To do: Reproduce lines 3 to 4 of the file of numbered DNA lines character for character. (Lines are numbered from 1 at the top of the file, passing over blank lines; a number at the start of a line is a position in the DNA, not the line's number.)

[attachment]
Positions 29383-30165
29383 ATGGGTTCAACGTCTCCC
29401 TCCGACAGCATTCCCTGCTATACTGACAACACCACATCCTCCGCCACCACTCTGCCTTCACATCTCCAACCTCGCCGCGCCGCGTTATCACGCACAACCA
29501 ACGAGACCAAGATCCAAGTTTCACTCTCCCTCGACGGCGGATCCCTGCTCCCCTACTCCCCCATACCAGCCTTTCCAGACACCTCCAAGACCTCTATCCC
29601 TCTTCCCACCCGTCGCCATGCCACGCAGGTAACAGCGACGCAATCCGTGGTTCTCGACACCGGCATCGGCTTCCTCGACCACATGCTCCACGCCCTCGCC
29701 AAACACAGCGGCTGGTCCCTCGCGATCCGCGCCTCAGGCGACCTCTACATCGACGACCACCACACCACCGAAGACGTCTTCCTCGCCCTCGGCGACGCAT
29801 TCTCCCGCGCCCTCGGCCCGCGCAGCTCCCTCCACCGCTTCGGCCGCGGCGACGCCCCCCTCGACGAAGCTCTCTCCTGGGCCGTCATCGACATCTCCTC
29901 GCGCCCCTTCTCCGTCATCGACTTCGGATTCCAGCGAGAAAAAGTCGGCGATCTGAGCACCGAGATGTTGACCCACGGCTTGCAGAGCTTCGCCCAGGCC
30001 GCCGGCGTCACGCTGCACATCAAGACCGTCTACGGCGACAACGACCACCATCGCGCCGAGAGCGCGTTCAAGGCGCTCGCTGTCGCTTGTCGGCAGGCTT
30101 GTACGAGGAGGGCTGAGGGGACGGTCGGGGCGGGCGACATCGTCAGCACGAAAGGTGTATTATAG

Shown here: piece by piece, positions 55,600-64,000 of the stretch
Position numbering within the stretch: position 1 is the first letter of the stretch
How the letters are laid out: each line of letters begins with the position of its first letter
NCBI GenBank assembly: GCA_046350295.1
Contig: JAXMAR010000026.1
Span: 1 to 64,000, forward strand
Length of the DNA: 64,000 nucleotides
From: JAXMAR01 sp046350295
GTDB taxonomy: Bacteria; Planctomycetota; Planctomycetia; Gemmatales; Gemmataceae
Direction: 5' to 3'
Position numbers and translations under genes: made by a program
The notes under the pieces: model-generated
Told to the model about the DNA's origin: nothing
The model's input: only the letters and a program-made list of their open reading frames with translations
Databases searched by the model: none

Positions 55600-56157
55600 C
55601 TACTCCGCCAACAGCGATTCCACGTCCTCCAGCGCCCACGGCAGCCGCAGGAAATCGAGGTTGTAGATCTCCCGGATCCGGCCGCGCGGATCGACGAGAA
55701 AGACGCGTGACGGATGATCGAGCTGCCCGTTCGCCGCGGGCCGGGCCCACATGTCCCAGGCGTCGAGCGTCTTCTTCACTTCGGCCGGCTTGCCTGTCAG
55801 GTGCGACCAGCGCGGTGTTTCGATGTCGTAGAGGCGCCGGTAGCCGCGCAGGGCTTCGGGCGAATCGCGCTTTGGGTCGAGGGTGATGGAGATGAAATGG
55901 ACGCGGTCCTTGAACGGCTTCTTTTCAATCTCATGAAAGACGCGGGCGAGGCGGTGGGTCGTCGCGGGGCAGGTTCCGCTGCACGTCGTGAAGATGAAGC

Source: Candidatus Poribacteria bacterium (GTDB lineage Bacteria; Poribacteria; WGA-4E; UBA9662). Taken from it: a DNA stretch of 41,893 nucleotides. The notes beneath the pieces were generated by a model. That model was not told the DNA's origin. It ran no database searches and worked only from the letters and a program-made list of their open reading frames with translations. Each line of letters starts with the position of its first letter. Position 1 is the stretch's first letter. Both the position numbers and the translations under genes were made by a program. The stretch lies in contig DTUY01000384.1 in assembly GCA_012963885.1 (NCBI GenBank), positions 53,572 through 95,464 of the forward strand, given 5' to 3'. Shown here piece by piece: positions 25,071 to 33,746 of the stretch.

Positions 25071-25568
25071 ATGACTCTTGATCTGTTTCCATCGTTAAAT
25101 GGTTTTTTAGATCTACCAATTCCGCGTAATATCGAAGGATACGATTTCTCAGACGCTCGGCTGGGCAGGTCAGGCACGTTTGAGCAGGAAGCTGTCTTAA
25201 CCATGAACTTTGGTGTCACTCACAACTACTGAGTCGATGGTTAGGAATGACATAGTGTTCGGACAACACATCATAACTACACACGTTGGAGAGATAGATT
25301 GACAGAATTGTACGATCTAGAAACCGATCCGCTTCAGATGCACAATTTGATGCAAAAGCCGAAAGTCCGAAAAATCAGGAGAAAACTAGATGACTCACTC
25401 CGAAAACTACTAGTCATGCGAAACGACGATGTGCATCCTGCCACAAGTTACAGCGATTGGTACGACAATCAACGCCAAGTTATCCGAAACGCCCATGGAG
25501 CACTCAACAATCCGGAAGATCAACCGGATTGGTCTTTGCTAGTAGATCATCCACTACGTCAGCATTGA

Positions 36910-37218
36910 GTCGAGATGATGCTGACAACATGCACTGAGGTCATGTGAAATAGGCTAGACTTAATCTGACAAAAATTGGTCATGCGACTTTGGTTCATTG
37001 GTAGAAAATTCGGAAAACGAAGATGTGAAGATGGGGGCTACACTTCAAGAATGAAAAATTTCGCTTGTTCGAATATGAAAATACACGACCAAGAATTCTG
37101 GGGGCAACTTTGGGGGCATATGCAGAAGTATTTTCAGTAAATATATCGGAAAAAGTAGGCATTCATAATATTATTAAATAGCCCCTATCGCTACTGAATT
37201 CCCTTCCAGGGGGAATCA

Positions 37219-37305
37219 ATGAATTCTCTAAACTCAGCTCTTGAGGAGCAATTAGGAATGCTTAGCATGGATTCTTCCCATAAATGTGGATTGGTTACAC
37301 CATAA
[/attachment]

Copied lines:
29401 TCCGACAGCATTCCCTGCTATACTGACAACACCACATCCTCCGCCACCACTCTGCCTTCACATCTCCAACCTCGCCGCGCCGCGTTATCACGCACAACCA
29501 ACGAGACCAAGATCCAAGTTTCACTCTCCCTCGACGGCGGATCCCTGCTCCCCTACTCCCCCATACCAGCCTTTCCAGACACCTCCAAGACCTCTATCCC